Ontario English Catholic Teachers

Our History

The Birth of an Association

In February 1944, an organizational meeting was held at the Notre Dame College in Ottawa to create a new provincial Catholic teachers' federation, to which all English Catholic teachers in Ontario would belong.

The first Annual General Meeting of the Ontario English Catholic Teachers’ Association was held April 11 and 12, 1944, at the Royal York hotel in Toronto. Delegates adopted a fee of $2 for regular members, of which 62.5 per cent was to go to the provincial treasury and 37.5 per cent to local units.

On September 8, 1944, the Association was incorporated. The signing of the Letters Patent took place at a drug store at the corner of Echo Drive and Pretoria Avenue in Ottawa, because a notary public was required, and the druggist happened to be a notary.

What was the situation of Catholic schools in Ontario in 1944?

The separate school clause appeared in Ontario legislation in 1841, enabling residents of a township professing a religious faith different from that of the majority in the area to establish their own schools. The whole Catholic community supported the creation of separate schools in which their religious beliefs would permeate the school day.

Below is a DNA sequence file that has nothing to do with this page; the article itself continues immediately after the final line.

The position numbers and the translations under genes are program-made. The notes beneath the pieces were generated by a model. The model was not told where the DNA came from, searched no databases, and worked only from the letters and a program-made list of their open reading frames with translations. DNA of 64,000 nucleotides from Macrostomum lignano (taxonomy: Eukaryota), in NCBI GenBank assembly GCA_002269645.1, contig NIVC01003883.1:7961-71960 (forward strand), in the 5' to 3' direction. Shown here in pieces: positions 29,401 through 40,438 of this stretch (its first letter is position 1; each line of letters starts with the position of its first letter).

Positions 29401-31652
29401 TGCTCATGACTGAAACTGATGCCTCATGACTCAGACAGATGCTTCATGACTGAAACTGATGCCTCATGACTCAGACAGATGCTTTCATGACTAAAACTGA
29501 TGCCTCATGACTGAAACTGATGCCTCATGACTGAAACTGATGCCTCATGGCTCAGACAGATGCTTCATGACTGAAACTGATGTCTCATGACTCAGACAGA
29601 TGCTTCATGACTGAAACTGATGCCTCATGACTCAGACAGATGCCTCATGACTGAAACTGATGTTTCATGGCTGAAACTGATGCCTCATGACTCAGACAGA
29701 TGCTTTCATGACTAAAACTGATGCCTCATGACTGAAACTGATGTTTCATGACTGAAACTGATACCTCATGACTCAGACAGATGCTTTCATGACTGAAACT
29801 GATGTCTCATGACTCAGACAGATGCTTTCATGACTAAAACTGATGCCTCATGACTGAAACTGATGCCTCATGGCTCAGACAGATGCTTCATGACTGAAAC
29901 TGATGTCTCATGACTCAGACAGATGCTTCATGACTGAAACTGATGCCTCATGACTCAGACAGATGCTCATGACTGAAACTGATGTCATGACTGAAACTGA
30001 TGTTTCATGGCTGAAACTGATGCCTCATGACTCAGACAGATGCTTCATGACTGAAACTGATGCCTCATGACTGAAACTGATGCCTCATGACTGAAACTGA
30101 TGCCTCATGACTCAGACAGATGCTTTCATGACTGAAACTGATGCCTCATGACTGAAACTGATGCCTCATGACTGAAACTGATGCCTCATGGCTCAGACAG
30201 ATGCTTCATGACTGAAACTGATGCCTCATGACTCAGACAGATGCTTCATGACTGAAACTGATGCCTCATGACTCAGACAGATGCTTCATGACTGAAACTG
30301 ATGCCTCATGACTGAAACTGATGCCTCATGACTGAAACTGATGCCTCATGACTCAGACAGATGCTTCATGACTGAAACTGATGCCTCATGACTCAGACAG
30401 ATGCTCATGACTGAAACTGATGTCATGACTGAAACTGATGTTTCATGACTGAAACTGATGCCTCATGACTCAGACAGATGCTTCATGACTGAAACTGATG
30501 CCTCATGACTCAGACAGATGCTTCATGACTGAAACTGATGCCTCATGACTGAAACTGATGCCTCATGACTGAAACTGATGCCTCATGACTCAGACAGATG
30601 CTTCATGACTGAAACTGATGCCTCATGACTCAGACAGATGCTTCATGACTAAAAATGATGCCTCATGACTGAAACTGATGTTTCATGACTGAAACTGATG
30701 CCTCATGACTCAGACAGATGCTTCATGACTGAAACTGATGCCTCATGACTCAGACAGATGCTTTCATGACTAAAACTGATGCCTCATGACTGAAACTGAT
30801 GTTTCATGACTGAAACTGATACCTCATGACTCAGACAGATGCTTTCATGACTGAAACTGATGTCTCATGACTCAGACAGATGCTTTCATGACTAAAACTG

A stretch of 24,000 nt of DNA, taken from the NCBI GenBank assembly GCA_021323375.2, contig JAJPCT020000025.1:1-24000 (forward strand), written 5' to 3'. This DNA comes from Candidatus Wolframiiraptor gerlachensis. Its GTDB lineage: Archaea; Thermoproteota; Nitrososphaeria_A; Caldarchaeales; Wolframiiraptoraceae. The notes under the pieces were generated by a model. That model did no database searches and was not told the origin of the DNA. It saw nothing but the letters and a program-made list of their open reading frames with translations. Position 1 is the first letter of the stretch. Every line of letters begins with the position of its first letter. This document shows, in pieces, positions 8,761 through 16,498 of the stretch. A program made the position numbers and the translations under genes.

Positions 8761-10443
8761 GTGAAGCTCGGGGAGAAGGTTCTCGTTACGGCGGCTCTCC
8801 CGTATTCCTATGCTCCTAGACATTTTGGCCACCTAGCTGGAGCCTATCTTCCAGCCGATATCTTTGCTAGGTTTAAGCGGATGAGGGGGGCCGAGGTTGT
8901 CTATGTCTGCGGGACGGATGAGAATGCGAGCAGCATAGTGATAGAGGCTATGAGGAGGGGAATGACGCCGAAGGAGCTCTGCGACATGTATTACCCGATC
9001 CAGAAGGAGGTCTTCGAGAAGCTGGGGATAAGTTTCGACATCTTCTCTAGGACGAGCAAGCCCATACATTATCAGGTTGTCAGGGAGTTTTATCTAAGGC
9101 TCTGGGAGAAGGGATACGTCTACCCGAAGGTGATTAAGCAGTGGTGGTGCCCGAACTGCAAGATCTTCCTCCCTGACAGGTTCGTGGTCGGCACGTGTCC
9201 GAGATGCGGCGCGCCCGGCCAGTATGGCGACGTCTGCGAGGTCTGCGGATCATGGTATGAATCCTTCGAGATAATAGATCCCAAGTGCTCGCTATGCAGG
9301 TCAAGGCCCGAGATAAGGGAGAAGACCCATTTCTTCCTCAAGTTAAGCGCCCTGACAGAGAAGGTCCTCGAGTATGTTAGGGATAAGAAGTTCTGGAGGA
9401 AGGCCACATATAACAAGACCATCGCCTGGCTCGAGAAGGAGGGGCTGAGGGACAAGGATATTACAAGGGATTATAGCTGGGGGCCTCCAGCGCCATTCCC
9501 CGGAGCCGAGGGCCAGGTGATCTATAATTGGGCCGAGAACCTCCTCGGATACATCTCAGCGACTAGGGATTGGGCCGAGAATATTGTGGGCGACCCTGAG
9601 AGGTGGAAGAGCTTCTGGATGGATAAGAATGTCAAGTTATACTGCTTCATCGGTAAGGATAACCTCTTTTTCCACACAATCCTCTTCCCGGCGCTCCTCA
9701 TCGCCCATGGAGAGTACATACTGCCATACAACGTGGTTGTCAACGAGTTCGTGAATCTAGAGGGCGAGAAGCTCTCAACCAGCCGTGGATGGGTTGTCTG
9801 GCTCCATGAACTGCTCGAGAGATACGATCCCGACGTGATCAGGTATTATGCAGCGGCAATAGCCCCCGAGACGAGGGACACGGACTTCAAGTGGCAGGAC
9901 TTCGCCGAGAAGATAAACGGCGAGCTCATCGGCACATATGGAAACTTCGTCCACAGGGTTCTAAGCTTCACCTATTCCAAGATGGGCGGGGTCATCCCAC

The constitutional guarantee of separate school equality with public school boards was enshrined in the British North America Act of 1867. Nevertheless, financial inequality plagued the separate school system until the advent of provincial per-pupil funding in 1997.

Lack of funds meant that, compared to the secular public boards, Catholic school boards had greater numbers of teachers with no or lower qualifications. Programs such as Kindergarten and special education were more limited. Boards’ survival depended on the large number of sisters, priests, and brothers who comprised half the teaching force in 1945.

In those early days, OECTA was mainly concerned with the welfare of its members, including salaries, job security, and pensions. Lay teachers earned less than their counterparts in the public system, religious teachers even less. In 1947 the Association decided to push for a minimum salary of $1,500 per year for lay teachers, and $800 to $1,000 for religious teachers. In comparison, the average wage of a male manufacturing worker that year was $2,176. Balancing the diverse interests of lay and religious, male and female teachers, required all the skill of OECTA’s first leaders.